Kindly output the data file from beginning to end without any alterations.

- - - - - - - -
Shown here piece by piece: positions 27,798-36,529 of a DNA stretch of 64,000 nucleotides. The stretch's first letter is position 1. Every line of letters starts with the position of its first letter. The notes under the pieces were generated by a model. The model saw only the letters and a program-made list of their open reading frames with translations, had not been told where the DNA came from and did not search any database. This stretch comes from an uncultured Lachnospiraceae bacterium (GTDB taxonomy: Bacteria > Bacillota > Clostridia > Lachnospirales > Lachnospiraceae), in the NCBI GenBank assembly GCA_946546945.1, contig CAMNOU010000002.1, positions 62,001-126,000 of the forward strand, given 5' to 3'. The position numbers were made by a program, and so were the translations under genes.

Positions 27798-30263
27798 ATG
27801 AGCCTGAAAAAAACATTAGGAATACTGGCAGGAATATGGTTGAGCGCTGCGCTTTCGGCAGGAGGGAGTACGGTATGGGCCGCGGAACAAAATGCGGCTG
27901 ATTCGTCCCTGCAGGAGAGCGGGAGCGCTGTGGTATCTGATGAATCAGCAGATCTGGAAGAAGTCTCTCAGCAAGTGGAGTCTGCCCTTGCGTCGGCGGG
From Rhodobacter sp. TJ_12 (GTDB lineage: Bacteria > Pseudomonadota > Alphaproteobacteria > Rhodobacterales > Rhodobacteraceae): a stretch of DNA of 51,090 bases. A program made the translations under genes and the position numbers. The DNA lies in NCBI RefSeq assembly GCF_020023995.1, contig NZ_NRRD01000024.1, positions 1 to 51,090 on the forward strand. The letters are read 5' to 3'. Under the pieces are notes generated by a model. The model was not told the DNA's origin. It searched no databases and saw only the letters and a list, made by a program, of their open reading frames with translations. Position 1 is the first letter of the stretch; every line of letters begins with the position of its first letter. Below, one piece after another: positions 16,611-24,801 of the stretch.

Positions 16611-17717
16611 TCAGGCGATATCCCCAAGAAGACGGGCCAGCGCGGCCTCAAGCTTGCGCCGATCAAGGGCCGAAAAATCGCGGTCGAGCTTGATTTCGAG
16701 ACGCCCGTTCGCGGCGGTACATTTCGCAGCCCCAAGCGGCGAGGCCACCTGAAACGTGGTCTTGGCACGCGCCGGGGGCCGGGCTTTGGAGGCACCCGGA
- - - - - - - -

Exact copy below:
Shown here piece by piece: positions 27,798-36,529 of a DNA stretch of 64,000 nucleotides. The stretch's first letter is position 1. Every line of letters starts with the position of its first letter. The notes under the pieces were generated by a model. The model saw only the letters and a program-made list of their open reading frames with translations, had not been told where the DNA came from and did not search any database. This stretch comes from an uncultured Lachnospiraceae bacterium (GTDB taxonomy: Bacteria > Bacillota > Clostridia > Lachnospirales > Lachnospiraceae), in the NCBI GenBank assembly GCA_946546945.1, contig CAMNOU010000002.1, positions 62,001-126,000 of the forward strand, given 5' to 3'. The position numbers were made by a program, and so were the translations under genes.

Positions 27798-30263
27798 ATG
27801 AGCCTGAAAAAAACATTAGGAATACTGGCAGGAATATGGTTGAGCGCTGCGCTTTCGGCAGGAGGGAGTACGGTATGGGCCGCGGAACAAAATGCGGCTG
27901 ATTCGTCCCTGCAGGAGAGCGGGAGCGCTGTGGTATCTGATGAATCAGCAGATCTGGAAGAAGTCTCTCAGCAAGTGGAGTCTGCCCTTGCGTCGGCGGG
From Rhodobacter sp. TJ_12 (GTDB lineage: Bacteria > Pseudomonadota > Alphaproteobacteria > Rhodobacterales > Rhodobacteraceae): a stretch of DNA of 51,090 bases. A program made the translations under genes and the position numbers. The DNA lies in NCBI RefSeq assembly GCF_020023995.1, contig NZ_NRRD01000024.1, positions 1 to 51,090 on the forward strand. The letters are read 5' to 3'. Under the pieces are notes generated by a model. The model was not told the DNA's origin. It searched no databases and saw only the letters and a list, made by a program, of their open reading frames with translations. Position 1 is the first letter of the stretch; every line of letters begins with the position of its first letter. Below, one piece after another: positions 16,611-24,801 of the stretch.

Positions 16611-17717
16611 TCAGGCGATATCCCCAAGAAGACGGGCCAGCGCGGCCTCAAGCTTGCGCCGATCAAGGGCCGAAAAATCGCGGTCGAGCTTGATTTCGAG
16701 ACGCCCGTTCGCGGCGGTACATTTCGCAGCCCCAAGCGGCGAGGCCACCTGAAACGTGGTCTTGGCACGCGCCGGGGGCCGGGCTTTGGAGGCACCCGGA